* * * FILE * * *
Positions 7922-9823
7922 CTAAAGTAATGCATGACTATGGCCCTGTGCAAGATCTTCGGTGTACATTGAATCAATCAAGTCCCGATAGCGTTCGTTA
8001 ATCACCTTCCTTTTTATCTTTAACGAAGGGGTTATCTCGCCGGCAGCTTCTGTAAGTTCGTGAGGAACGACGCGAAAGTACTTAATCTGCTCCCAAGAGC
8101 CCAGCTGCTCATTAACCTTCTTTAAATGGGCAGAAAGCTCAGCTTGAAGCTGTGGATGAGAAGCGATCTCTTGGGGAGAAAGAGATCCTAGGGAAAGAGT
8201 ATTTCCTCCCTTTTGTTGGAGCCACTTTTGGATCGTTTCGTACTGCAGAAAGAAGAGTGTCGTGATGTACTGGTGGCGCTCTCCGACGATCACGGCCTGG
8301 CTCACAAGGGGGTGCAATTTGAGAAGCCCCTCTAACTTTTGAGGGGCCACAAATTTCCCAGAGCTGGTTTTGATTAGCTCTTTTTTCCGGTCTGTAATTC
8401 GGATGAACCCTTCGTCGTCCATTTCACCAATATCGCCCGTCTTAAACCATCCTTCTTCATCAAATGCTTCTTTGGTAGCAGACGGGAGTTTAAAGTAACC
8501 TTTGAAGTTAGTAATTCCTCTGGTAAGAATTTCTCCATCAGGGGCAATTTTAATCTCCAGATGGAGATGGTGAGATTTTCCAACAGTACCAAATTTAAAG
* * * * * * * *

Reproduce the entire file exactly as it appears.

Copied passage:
Positions 7922-9823
7922 CTAAAGTAATGCATGACTATGGCCCTGTGCAAGATCTTCGGTGTACATTGAATCAATCAAGTCCCGATAGCGTTCGTTA
8001 ATCACCTTCCTTTTTATCTTTAACGAAGGGGTTATCTCGCCGGCAGCTTCTGTAAGTTCGTGAGGAACGACGCGAAAGTACTTAATCTGCTCCCAAGAGC
8101 CCAGCTGCTCATTAACCTTCTTTAAATGGGCAGAAAGCTCAGCTTGAAGCTGTGGATGAGAAGCGATCTCTTGGGGAGAAAGAGATCCTAGGGAAAGAGT
8201 ATTTCCTCCCTTTTGTTGGAGCCACTTTTGGATCGTTTCGTACTGCAGAAAGAAGAGTGTCGTGATGTACTGGTGGCGCTCTCCGACGATCACGGCCTGG
8301 CTCACAAGGGGGTGCAATTTGAGAAGCCCCTCTAACTTTTGAGGGGCCACAAATTTCCCAGAGCTGGTTTTGATTAGCTCTTTTTTCCGGTCTGTAATTC
8401 GGATGAACCCTTCGTCGTCCATTTCACCAATATCGCCCGTCTTAAACCATCCTTCTTCATCAAATGCTTCTTTGGTAGCAGACGGGAGTTTAAAGTAACC
8501 TTTGAAGTTAGTAATTCCTCTGGTAAGAATTTCTCCATCAGGGGCAATTTTAATCTCCAGATGGAGATGGTGAGATTTTCCAACAGTACCAAATTTAAAG